As Christians, we’re called to reach the lost, and this choice has built another metaphorical wall (appropriate, given Trump’s fondness for them), another hurdle for us to clear in that mission. There are people in the United States who are genuinely afraid of the next four years, women, minorities, people of different genders and orientations who saw the hate and fear that Trump played on, and see his election as an endorsement of those things. My heart breaks for them. As Christians, we failed them, and I don’t know how we can reconcile that. There are real consequences for the choice that was made, and there should be a lot of Christians doing some soul searching, and seeing if the choice they made actually squares with what they claim to believe.


The seventh inning

Bottom 7th, 6-3 Blue Jays – Jose Bautista hits a home run, Ryan Goins scores, Josh Donaldson scores.

I gripped the arm of the couch, impossibly tense. One more inning, I’d told myself. Then I would go see my girlfriend. Yeah, that went well.

I couldn’t remember ever feeling like this. At home, in my living room, my brother watching with me, I was gripped by this game, this dumb sport that I’d followed and enjoyed for years. I was anxious. But the good kind of anxious. The anxiety that comes from being certain something good was going to happen, and wanting it so bad. Of being invested in something with so many other people, and knowing you’ll share it with them when it goes well.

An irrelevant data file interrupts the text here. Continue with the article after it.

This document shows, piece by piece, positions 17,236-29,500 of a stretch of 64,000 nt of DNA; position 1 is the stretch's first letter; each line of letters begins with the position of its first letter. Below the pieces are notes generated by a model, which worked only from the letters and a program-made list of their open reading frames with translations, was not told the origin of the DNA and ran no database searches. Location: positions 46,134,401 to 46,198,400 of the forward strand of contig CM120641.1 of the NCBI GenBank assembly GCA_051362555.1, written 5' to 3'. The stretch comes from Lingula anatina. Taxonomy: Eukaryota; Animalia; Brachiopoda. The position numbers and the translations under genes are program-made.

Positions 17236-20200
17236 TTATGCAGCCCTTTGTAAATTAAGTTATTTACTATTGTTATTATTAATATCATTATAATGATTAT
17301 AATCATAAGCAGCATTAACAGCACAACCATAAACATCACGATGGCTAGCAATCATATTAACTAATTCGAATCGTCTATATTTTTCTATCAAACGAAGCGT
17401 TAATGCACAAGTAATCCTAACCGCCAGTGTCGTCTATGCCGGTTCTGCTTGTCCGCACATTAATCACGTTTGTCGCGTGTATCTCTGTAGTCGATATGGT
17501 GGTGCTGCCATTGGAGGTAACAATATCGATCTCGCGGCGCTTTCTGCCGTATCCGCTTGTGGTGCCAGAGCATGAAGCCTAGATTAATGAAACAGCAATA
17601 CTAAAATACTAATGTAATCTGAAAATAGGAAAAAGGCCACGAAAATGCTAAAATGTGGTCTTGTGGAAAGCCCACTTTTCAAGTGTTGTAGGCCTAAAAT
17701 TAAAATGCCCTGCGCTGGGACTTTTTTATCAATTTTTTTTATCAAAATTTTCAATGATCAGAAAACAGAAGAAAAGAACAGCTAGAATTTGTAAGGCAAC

I wanted the Jays to win. I needed it to happen. The season, the excitement, everything that I’d seen and experienced as a fan, had led up to this. So close to it all ending a couple days before, and even forty minutes prior, when the Jays had gone down on a bizarre play.

I didn’t know it then, but I’d seen so many things that inning that I’d never seen before, and would likely never see again. But I wasn’t thinking about that. I was thinking about dinner, with my girlfriend- I was already late because of this inning, this wonderful inning, with so many ups and downs, elation and heartbreak, everything that makes being a sports fan exhilarating and depressing all rolled into one. I was on the edge, wrung out. But I still needed *more*.